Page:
I think he is one of our greatest living writers and adore the way he has drawn fearlessly on autobiography, including devastating events (incarceration of loved ones, repeated losses) to write his fiction. I learn constantly from his transmutation of reality into fiction, his precise, original, utterly compelling calibration of how much truth to tell. Also, the lyricism of that first paragraph, in particular sentences like: “Footsteps, voices, a skein of life dragged bead by bead through a soft needle’s eye.” There is something in the scope of this first paragraph reminiscent of James Agee and yet completely original and specific to Pittsburgh, the natural world a respite rather than pervasive in this setting.
First published in The Stories of John Edgar Wideman, Pantheon, 1992, which was republished as All Stories Are True, Vintage Contemporaries/Picador, 1993
I read this story in a book of Wideman’s stories I was sent to review for my student newspaper. I’d never heard of Wideman, and his name isn’t much mentioned today. Although I eventually lost my copy, or gave it away, a couple of its stories have stayed with me over the years, especially one I remembered as ‘Loon Lake’: a haunting thing set somewhere in rural North America – the heart of the heart of the country – with the calls of loons (divers) echoing around remote shacks at night. I reunited myself with the collection via the internet, and although there are other stories in it I now think are better (‘Across the Wide Missouri’ for instance), it’s ‘Loon Man’ that belongs in my anthology, for the way it lodged in my consciousness and coloured my thoughts for more than twenty years. “On full moon nights the loons howl like crazed dogs.”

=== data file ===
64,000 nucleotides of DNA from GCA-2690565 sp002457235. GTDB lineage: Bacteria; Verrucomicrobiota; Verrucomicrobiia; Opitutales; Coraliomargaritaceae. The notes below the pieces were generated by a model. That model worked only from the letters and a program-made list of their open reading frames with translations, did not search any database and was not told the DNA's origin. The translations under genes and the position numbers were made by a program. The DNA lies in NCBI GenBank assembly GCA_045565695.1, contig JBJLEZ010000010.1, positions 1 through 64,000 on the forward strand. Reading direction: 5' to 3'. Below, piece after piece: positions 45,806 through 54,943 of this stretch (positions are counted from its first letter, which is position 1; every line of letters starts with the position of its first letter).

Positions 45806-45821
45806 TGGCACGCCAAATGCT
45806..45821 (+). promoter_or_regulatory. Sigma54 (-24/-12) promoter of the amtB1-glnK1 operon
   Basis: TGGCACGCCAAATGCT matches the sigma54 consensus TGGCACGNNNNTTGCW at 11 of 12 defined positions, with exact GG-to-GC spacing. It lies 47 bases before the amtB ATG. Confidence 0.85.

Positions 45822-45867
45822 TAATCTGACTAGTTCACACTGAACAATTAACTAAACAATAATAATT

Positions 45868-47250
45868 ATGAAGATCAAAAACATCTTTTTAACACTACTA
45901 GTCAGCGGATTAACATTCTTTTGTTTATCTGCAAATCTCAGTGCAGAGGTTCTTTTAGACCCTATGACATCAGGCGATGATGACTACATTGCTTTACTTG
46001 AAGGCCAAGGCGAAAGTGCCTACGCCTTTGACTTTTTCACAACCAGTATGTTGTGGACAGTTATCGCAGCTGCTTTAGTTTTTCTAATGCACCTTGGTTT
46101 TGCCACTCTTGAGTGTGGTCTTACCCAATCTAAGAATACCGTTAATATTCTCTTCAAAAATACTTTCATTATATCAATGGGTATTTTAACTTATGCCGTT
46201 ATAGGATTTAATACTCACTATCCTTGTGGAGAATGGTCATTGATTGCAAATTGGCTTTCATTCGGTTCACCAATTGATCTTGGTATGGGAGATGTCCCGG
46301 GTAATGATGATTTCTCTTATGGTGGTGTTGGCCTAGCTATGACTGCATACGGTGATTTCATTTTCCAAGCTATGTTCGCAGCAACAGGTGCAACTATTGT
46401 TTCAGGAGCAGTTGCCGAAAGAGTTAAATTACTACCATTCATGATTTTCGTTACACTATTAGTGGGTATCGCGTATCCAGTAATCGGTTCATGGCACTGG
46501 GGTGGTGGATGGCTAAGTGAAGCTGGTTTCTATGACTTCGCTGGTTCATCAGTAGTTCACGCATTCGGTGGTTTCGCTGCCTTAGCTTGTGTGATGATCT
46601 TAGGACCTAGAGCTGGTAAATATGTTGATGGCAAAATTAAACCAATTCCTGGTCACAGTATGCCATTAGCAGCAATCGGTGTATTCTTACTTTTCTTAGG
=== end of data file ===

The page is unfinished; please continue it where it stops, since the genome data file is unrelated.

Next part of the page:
(first published in the U.S. in All Stories are True; the same title was used for his Picador UK collected stories, which is where I read it)